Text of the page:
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Fundamentalism (Non-Religious and Objectivist)

Fundamentalism (Non-Religious and Objectivist)

January 25, 2011

Question: What is Objectivism ’s stand on and definition of fundamentalism as it applies to non-religious movements and what is Objectivism ’s own fundamentalism?”

Answer: There is no “official” definition of fundamentalism as it relates to secular groups. The term itself is a little difficult to define. Take, for instance, the Dictionary.com entry on fundamentalism: “A usually religious movement or point of view characterized by a return to fundamental principles, by rigid adherence to those principles, and often by intolerance of other views and opposition to secularism.” To stay focused on the question, I’ll ignore the part about “opposition to secularism.”

Now, relate that dictionary entry to your own ideas about the sky. You know the sky is blue, and I assume you adhere rather rigidly to that fact. If someone came up to you on the street and said, “The sky is actually yellow,” you wouldn’t be tolerant of that, and in fact you’d probably have a good laugh at his expense.

Fundamentalism must be something more than adherence to principles and “intolerance of other views.” As far as Objectivism is concerned, once you’ve identified a true principle, you absolutely should adhere to it stringently; there is no logical reason to act in any other way (that is, to act according to the truth some of the time and according to falsehood the rest of the time). One must always remain open to rational challenges to one’s convictions, but that doesn’t mean saying, “Maybe so,” to every statement, no matter how patently absurd.

If we are to apply it to secular ideas, a better definition of fundamentalism might be, “Adhering to a movement or point of view uncritically, as a matter of unquestioned faith or authority.” There have been secular movements, then, that one could call “fundamentalist.” Communism is an atheistic doctrine, yet throughout the 20th Century there were organizations that clung to a faith in Marxist dogma, despite its obvious failure to make good on its promises of material abundance and despite its tragic success in creating human misery and death.

One of the major virtues of Objectivism is independence. One should never accept the ideas and opinions of another on the basis of faith or authority. To validate or even understand a concept, we must subject it to critical inquiry and reason. This is not to say, however, that one should remain eternally skeptical and never even consider the new thoughts that others have to offer; acting that way, one would run the risk of discarding true and potentially valuable ideas.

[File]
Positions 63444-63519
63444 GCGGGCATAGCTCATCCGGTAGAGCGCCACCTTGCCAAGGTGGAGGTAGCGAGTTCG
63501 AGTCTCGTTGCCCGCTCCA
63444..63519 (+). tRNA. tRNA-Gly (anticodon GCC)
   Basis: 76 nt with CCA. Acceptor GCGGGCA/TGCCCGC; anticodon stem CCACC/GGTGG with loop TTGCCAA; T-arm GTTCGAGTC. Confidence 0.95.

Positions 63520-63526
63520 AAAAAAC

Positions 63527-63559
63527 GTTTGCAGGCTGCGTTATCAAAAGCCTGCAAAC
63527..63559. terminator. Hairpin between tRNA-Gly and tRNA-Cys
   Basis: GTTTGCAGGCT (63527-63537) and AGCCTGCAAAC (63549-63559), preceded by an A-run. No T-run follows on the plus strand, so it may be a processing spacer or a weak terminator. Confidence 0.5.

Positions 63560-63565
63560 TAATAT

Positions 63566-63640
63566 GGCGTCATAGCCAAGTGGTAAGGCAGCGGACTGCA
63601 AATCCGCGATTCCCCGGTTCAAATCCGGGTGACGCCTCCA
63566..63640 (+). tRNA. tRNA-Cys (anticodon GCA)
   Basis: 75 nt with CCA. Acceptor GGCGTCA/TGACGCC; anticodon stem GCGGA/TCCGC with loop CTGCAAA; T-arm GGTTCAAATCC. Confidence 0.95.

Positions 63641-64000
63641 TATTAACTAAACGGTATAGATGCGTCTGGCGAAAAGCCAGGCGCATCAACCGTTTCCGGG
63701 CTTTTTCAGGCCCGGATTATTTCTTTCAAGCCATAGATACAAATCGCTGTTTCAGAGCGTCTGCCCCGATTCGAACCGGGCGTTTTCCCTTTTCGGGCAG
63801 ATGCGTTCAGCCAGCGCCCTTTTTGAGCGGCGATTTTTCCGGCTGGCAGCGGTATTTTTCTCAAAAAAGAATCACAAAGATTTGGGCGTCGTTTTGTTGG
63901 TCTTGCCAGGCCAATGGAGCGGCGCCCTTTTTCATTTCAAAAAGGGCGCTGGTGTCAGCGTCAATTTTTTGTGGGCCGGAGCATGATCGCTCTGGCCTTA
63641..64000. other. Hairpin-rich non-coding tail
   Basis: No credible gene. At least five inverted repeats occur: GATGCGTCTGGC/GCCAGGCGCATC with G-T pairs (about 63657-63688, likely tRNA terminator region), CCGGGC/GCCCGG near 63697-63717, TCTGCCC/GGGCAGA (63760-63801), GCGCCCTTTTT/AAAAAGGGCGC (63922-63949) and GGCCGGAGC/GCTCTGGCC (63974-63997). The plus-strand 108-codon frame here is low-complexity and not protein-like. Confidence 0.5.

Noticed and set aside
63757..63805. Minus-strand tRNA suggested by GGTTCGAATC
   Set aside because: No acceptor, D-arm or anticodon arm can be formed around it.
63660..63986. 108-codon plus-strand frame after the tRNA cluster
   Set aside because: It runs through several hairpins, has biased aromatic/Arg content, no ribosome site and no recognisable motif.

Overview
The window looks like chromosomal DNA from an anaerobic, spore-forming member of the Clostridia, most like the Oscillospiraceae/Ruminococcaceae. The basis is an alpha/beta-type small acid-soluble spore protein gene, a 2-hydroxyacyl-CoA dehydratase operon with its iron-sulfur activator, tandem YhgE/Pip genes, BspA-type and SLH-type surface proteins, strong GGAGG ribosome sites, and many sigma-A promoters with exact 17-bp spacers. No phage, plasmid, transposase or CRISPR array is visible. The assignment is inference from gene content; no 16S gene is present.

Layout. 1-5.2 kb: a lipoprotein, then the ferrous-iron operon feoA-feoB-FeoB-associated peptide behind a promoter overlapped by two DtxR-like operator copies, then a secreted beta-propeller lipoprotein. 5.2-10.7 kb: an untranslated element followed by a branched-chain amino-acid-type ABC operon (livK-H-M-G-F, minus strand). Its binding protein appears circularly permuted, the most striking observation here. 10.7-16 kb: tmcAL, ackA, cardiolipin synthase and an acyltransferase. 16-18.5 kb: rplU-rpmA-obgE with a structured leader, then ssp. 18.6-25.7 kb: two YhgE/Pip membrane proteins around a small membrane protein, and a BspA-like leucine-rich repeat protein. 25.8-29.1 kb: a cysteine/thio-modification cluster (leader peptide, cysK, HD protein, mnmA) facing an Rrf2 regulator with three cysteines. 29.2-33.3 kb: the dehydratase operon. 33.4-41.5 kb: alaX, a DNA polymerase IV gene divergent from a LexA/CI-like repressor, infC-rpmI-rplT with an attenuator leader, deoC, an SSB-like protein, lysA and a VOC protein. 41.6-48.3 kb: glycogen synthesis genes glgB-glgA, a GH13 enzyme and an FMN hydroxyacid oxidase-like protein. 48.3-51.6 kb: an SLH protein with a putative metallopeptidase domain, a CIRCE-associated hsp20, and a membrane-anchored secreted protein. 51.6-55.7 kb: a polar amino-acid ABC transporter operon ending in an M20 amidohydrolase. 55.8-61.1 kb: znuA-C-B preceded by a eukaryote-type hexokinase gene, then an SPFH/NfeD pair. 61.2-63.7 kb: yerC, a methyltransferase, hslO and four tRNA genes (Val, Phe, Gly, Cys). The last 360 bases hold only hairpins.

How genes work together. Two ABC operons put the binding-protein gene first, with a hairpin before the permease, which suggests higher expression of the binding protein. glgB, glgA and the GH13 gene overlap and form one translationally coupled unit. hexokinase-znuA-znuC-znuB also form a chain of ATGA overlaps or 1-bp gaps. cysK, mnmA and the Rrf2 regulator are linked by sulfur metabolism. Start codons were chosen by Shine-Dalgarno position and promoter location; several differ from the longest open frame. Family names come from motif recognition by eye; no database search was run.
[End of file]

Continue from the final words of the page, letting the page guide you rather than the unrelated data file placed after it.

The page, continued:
The Atlas Society holds that for Objectivism to succeed as a philosophy and a movement, it must face and answer Rand’s critics.

Objectivists have sometimes been accused of developing a cultlike adoration for Ayn Rand and her ideas. Some of these charges reflect nothing but a crass suspicion of anyone who strongly adheres to a belief system. But unfortunately, there have also been some self-styled Objectivists who seemed to accept everything Ayn Rand said or wrote simply because she was Ayn Rand . In describing Rand’s closest followers in the 1960s, Nathaniel Branden wrote, “There were implicit premises in our world to which everyone in our circle subscribed. We transmitted these to our students at [the Nathaniel Branden Institute].” Among the premises he cites are, “Ayn Rand is the greatest human being that has ever lived,” and “Ayn Rand, by virtue of her philosophical genius, is the supreme arbiter in any issue pertaining to what is rational, moral, or appropriate to man’s life on earth” ( My Years with Ayn Rand , Jossey-Bass, 1999, pp. 226–227).

Some of these premises persist today at the Ayn Rand Institute, whose leaders have suppressed, hindered, or ignored the scholarly work of many Objectivists and others sympathetic to Rand’s ideas. ARI has also whitewashed the history of the Objectivist movement and Rand’s personal life. Unlike ARI, The Atlas Society holds that for Objectivism to succeed as a philosophy and a movement, it must face and answer Rand’s critics—and look critically even at Ayn Rand herself.

So, if our unwavering commitment to these ideas makes us fundamentalists, then it is a label we wear with pride. The only outcome of adopting a “moderate” or “nuanced” view of reality is a grab-bag mix of facts and errors, truths and falsehoods. Objectivists, in contrast, pursue absolutely the discipline of reason and whatever truths it may uncover.

Andrew Bissell
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Andrew Bissell